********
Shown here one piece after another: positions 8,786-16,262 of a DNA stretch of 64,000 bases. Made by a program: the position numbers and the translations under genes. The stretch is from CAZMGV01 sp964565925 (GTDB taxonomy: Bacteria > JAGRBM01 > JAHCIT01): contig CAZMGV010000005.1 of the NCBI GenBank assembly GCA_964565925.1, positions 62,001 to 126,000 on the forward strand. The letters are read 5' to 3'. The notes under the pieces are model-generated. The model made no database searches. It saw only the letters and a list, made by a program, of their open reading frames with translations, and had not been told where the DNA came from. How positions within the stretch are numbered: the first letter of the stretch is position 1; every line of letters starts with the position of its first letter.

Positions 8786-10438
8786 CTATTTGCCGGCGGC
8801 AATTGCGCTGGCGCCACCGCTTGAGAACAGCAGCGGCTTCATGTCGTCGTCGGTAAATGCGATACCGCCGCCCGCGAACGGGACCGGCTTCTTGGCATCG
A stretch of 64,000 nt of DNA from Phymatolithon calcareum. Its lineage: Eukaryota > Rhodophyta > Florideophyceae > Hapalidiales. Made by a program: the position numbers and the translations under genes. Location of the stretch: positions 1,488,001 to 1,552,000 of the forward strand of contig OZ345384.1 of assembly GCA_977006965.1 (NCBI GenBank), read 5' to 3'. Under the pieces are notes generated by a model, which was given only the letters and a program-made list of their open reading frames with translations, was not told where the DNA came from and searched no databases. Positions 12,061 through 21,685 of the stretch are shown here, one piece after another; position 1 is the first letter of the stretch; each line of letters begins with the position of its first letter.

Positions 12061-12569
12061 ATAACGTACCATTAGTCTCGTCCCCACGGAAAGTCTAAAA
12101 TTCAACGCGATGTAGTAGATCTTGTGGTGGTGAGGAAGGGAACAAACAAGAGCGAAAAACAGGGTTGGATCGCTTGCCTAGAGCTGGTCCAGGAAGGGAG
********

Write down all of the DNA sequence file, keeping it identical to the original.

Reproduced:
Shown here one piece after another: positions 8,786-16,262 of a DNA stretch of 64,000 bases. Made by a program: the position numbers and the translations under genes. The stretch is from CAZMGV01 sp964565925 (GTDB taxonomy: Bacteria > JAGRBM01 > JAHCIT01): contig CAZMGV010000005.1 of the NCBI GenBank assembly GCA_964565925.1, positions 62,001 to 126,000 on the forward strand. The letters are read 5' to 3'. The notes under the pieces are model-generated. The model made no database searches. It saw only the letters and a list, made by a program, of their open reading frames with translations, and had not been told where the DNA came from. How positions within the stretch are numbered: the first letter of the stretch is position 1; every line of letters starts with the position of its first letter.

Positions 8786-10438
8786 CTATTTGCCGGCGGC
8801 AATTGCGCTGGCGCCACCGCTTGAGAACAGCAGCGGCTTCATGTCGTCGTCGGTAAATGCGATACCGCCGCCCGCGAACGGGACCGGCTTCTTGGCATCG
A stretch of 64,000 nt of DNA from Phymatolithon calcareum. Its lineage: Eukaryota > Rhodophyta > Florideophyceae > Hapalidiales. Made by a program: the position numbers and the translations under genes. Location of the stretch: positions 1,488,001 to 1,552,000 of the forward strand of contig OZ345384.1 of assembly GCA_977006965.1 (NCBI GenBank), read 5' to 3'. Under the pieces are notes generated by a model, which was given only the letters and a program-made list of their open reading frames with translations, was not told where the DNA came from and searched no databases. Positions 12,061 through 21,685 of the stretch are shown here, one piece after another; position 1 is the first letter of the stretch; each line of letters begins with the position of its first letter.

Positions 12061-12569
12061 ATAACGTACCATTAGTCTCGTCCCCACGGAAAGTCTAAAA
12101 TTCAACGCGATGTAGTAGATCTTGTGGTGGTGAGGAAGGGAACAAACAAGAGCGAAAAACAGGGTTGGATCGCTTGCCTAGAGCTGGTCCAGGAAGGGAG